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At 08:09 PM 3/8/97 PST, you wrote:
>I think that the hot topics are always relatively unimportant, since
>the fundamentals are eternal, and most documentation questions can
>be answered easily enough by keeping a firm grip on fundamentals.
>Hot topics, on the other hand, tend to be focuses on buzzword-compliance
>(to which my flip answer is that you can stay buzzword-compliant by
>adding one buzz per year), how much money other people are getting
>by changing jobs.
>Tim's sample questions are all pretty easy ones, from my point of view:
>* How big is SGML? It's used only by people who are in deadly earnest,
> or who fell into it by mistake. Such people are always a small minority.
>* How much heat is being generated by DTP switchovers? It's an interesting
> question. I've recently helped several clients convert from Interleaf
> to Frame, mostly by converting manual sets from one to the other.
> (I have some proprietary software and techniques that retain a lot more
> of the original document than you will if you use the commercially
> available packages.) They've generally been happy with the switchover,
> yet I have sometimes been puzzled by their decisions. (Of course, you
> have to walk a mile in someone else's shoes before their blisters have
> real meaning for you.)
> -- Robert
All of this has a germ of truth, but remember that truth is only a second
cousin to relevancy. My request didn't ask how we as a profession should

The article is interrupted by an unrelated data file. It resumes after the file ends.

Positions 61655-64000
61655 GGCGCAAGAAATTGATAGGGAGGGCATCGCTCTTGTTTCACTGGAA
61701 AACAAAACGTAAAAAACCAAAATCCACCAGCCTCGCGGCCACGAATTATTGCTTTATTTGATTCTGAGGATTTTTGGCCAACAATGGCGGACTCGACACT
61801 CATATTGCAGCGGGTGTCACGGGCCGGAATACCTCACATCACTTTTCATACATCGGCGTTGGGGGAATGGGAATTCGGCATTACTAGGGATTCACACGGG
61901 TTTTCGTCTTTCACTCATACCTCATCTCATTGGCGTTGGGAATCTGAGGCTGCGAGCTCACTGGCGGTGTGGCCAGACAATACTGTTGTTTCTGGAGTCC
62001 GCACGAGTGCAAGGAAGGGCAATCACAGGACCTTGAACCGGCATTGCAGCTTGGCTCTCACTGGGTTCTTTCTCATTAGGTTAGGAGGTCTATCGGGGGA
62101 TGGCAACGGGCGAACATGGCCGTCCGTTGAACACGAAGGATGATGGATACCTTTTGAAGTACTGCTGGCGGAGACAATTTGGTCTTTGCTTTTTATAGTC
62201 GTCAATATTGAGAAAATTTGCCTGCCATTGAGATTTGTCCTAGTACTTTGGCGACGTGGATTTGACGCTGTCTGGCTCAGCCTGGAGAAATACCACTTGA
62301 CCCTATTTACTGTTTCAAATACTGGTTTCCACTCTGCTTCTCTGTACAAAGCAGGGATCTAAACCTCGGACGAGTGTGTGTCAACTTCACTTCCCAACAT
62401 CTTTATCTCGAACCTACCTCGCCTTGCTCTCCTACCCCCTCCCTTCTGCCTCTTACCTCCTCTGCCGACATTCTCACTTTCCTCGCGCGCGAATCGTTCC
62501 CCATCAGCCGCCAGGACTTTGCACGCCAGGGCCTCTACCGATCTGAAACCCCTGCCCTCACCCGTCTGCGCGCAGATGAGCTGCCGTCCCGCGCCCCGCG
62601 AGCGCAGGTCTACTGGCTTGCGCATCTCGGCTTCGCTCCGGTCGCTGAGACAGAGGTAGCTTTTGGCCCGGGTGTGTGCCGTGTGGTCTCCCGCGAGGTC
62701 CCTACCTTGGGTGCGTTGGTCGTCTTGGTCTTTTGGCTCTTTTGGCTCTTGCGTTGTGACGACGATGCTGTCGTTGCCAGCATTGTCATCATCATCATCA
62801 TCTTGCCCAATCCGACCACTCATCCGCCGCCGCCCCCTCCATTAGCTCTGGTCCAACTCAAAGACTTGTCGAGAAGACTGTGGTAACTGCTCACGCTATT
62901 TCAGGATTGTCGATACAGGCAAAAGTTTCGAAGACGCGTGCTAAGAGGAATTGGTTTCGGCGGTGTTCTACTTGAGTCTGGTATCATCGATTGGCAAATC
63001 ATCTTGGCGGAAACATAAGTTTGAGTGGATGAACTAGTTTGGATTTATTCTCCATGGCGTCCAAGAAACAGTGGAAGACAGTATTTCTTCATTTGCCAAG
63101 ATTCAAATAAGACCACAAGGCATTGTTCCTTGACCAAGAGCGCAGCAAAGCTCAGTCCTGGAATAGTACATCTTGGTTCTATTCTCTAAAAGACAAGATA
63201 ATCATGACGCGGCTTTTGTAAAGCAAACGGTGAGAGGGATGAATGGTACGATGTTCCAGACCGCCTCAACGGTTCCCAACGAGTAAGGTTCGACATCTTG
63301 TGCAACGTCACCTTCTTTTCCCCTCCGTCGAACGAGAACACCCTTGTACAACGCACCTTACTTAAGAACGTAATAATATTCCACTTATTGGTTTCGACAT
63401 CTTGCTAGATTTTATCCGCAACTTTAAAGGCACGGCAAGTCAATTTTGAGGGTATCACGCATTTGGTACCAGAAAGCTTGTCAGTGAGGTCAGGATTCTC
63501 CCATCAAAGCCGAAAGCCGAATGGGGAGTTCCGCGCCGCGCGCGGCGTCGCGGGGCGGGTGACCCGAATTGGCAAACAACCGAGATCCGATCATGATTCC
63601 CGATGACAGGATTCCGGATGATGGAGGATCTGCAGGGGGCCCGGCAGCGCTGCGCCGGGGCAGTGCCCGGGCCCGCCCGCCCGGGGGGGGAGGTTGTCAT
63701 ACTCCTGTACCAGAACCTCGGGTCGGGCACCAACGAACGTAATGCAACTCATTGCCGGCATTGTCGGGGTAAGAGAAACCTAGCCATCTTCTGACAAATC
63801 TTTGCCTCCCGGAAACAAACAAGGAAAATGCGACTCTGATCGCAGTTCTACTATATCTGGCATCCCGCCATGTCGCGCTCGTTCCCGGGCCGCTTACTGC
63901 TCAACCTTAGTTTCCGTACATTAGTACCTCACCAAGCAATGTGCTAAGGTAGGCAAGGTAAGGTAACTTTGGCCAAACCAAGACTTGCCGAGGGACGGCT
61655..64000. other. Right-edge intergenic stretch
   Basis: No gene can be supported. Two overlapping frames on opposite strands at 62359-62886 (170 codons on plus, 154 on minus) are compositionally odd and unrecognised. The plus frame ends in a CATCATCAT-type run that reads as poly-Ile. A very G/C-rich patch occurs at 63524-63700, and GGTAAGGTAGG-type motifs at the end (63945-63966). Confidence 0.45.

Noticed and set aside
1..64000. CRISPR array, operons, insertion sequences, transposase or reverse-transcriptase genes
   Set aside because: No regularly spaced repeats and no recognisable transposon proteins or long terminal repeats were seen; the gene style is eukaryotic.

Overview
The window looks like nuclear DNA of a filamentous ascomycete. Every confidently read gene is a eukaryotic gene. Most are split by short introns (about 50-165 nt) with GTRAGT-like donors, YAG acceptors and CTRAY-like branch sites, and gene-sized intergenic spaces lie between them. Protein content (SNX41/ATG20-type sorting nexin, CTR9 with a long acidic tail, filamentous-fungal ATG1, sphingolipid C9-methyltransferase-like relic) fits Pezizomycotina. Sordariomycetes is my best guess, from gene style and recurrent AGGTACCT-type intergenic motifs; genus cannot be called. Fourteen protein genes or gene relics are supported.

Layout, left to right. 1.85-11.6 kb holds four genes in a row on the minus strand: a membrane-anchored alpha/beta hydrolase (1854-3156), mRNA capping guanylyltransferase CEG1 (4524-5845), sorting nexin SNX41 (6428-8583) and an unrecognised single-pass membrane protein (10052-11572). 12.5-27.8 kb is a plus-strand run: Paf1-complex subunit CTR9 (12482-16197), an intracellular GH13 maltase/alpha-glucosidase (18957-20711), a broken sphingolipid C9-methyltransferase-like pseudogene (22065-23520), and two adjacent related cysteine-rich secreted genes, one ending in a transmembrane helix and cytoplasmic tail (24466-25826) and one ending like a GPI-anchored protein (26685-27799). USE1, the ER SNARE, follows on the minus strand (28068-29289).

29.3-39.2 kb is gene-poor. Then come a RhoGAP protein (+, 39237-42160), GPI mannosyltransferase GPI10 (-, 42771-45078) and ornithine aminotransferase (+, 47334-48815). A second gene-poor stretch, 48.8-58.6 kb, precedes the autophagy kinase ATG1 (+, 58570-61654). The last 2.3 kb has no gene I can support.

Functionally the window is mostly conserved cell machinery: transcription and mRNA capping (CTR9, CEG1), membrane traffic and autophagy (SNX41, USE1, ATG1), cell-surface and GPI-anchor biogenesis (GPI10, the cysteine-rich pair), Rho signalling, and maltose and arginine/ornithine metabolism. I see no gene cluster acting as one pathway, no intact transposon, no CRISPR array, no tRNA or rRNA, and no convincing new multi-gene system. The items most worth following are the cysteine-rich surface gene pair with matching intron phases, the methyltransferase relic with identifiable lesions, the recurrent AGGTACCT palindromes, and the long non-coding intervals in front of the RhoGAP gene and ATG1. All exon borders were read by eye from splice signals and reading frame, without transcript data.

deal with new buzz-ideas, but how to build interesting meetings. Different
thing entirely. I'm not fishing for things for myself, understand, but for
the other members. There I have to put aside my own opinions, which largely
parallel yours, and appeal to my fellow beings. Just getting up at the
September meeting and saying "Learn. Grow. Read. Think. Reject the
irrelevant. All else is sham. Go home now" might be a super way to
enlightenment, but it's going to make October's meeting a bit sparse.
You might add this to your statements, Robert: it's only when you dive
deeply into the newest whiz-bangs over and over again that you finally
realize that it's all pretty much the same apple core with a
differently-colored hide. Website pages are built much like brochures,
because they're meant to do much the same thing. Ditto catalogs and SGML
databases. Online and paper. Like tack hammers and sledgehammers, there are
differences, but not enough to warrant the mass conversions and eager
proselytizing we're often seeing nowadays. I, too, want to offer my clients
the very best, newest, and finest tools, ideas, and approaches. But I know,
even if I can't tell them, that I'll design a system for the 21st century
using principles I learned decades ago.
Vice President, Simply Written, Inc.
317.899.5882 (voice) 317.899.5987 (fax)
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